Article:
When the trial occured, Garrett had already spent a month in the "Tombs" jail, and is liberated. But 3 days later, he is arrested again for another act of counterfeiting on "Blue Bell" (Haviland publish.). He returns to jail.
Excerpts of the Music Trade Review :
Garrett spent 8 month in jail and we can write without defamation that Couchois has become a professional copryright infringer.
His image has clearly been taken a notch down... :
In 1909, we learn that Garrett John Jr., 20, has become an architect.
At the same time, Couchois Sr. is implicated in a blackmail against a piano manufacturer, J.V. Steger. And in 1913, the scandal strikes back! Garrett, former agent of a trade journal, The Musical Courier Extra, explains to the court that his boss, William Geppert, asked him to do the dirty job: first, to find "anything discreditable" to Steger, a piano manufacturer, and then demand him $50.000. Otherwise, "they would turn the batteries of the paper upon him". Couchois added that this blackmail "had been done by the Musical Courier Extra in the past to other piano houses".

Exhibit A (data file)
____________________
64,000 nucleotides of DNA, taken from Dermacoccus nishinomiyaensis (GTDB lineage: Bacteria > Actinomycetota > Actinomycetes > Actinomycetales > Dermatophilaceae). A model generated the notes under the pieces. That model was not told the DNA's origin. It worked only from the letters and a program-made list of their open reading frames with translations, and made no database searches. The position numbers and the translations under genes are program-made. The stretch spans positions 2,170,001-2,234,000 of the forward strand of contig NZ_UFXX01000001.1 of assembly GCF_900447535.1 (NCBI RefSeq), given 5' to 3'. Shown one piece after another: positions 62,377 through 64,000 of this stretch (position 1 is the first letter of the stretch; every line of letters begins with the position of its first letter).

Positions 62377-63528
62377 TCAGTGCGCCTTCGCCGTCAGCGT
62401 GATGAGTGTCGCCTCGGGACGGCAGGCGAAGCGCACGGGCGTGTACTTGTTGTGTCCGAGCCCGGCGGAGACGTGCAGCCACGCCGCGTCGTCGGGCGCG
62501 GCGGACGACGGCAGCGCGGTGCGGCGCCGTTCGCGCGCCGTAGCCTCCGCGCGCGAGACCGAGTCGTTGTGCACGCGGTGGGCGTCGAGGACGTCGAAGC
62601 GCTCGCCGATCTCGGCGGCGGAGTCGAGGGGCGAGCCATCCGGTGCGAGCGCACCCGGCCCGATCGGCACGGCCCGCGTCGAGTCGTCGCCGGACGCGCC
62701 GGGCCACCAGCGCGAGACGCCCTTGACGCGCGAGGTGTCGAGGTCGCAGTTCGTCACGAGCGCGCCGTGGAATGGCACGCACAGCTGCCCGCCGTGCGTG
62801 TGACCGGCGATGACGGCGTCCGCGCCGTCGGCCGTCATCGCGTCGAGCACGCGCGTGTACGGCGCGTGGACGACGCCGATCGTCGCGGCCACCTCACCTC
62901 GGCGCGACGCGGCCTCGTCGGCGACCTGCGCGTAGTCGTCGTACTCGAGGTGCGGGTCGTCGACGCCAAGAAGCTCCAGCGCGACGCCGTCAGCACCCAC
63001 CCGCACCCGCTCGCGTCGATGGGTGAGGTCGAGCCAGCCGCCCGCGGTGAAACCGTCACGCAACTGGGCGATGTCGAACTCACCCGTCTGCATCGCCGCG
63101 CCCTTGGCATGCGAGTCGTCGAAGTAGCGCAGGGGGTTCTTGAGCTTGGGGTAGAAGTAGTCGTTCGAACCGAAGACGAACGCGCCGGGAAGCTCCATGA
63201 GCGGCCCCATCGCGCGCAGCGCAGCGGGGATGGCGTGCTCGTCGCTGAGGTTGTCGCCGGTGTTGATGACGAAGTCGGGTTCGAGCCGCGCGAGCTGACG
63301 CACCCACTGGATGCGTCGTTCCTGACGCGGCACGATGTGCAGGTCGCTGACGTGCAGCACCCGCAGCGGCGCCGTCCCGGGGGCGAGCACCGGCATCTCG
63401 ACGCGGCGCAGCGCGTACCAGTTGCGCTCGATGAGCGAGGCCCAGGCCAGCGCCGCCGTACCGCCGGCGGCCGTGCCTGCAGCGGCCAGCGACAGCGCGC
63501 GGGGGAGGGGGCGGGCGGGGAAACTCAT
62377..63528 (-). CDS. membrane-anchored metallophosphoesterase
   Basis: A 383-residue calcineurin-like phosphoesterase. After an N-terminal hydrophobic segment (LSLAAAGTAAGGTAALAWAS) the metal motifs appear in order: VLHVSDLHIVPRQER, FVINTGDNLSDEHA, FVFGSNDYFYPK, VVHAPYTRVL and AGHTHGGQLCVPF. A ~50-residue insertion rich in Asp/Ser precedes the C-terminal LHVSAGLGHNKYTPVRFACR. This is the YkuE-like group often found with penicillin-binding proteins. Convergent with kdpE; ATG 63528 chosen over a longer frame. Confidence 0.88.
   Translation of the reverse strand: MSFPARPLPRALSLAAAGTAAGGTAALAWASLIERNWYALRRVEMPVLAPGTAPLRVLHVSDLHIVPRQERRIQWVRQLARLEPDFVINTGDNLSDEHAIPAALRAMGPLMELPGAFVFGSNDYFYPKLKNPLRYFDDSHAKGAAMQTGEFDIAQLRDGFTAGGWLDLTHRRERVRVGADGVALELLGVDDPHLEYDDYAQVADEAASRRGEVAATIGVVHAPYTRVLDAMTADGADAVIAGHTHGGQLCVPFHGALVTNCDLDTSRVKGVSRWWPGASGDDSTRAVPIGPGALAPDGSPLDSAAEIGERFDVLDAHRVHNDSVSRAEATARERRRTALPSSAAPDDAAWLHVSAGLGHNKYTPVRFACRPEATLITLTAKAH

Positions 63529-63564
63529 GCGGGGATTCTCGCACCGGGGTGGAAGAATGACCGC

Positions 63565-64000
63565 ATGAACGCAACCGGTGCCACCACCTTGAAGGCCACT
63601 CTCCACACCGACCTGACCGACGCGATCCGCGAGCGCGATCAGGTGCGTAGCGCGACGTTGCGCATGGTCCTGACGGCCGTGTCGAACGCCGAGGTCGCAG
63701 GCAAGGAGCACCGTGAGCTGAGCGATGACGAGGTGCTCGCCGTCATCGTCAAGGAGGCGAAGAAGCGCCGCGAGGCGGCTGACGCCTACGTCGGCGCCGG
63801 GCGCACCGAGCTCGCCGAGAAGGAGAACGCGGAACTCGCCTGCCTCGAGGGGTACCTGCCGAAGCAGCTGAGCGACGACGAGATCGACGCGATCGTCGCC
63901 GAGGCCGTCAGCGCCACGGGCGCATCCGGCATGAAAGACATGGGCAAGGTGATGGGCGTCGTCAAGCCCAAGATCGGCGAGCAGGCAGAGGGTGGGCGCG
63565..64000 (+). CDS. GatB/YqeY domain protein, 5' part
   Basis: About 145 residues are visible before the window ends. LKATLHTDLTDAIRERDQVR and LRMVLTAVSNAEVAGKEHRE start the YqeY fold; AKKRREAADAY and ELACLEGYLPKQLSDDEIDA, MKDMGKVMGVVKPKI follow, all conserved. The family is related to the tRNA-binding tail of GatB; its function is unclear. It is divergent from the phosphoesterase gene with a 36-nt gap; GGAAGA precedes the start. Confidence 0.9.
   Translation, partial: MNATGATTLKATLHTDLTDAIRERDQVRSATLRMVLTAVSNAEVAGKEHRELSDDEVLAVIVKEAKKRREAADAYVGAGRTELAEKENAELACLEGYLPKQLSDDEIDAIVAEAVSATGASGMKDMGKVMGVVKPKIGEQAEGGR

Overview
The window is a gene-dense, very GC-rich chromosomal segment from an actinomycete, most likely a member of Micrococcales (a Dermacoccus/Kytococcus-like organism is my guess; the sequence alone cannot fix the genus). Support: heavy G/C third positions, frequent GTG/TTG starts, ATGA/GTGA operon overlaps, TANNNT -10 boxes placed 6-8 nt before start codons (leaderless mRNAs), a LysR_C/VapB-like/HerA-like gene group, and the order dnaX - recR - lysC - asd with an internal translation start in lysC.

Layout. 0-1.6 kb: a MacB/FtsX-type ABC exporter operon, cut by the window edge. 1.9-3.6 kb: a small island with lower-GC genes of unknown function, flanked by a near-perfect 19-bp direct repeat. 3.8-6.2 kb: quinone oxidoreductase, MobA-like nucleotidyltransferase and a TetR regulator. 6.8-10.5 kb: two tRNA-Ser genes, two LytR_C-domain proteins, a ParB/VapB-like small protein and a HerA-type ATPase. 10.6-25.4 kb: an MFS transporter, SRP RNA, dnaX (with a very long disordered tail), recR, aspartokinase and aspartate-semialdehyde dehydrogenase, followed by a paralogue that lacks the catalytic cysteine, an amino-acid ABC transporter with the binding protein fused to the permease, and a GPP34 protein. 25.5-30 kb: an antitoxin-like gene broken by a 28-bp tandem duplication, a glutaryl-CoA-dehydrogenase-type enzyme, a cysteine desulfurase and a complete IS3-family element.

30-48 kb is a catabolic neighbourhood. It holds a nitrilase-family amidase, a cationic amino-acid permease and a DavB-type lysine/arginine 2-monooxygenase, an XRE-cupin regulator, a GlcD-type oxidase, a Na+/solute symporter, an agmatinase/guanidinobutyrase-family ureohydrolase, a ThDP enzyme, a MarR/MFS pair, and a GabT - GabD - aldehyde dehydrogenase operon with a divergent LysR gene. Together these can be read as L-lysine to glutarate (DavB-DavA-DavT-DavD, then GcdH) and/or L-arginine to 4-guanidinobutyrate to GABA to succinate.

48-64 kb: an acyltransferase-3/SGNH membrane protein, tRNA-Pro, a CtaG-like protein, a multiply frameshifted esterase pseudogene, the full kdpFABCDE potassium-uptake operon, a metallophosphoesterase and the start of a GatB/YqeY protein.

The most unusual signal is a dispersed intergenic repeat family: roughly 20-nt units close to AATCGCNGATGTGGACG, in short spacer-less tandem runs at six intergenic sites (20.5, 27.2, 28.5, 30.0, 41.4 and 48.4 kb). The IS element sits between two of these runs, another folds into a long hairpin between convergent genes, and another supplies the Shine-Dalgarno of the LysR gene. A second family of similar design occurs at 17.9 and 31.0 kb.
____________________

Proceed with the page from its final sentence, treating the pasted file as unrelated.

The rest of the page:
New York Times, Feb. 28, 1913 :
But it was judged that Couchois was forced to act as he did. Well, scandal had exploded anyway, during this 10 days trial.
In 1917, Garrett Jr., architect-engineer, asked for an exemption not to serve during the war. Exemption rejected, he will be soldier from Apr. 1, 1918 until Feb. 3, 1919.
In June 1918, Garrett John files a patent (US1256877) for a "resilient tire".
Bizarre, no? A tire?? Did also Garrett John Sr. (57 y.o.) work for the army? Why not... It could also have been a patent by Jr., architect and engineer, but whether we compare the signatures, the "tire patent" one looks more similar to senior's one than junior's one, which appears on the army form (please take a look at the "G", the "C" ...):
From the nose flute patent :
From the tire patent :
From the army form :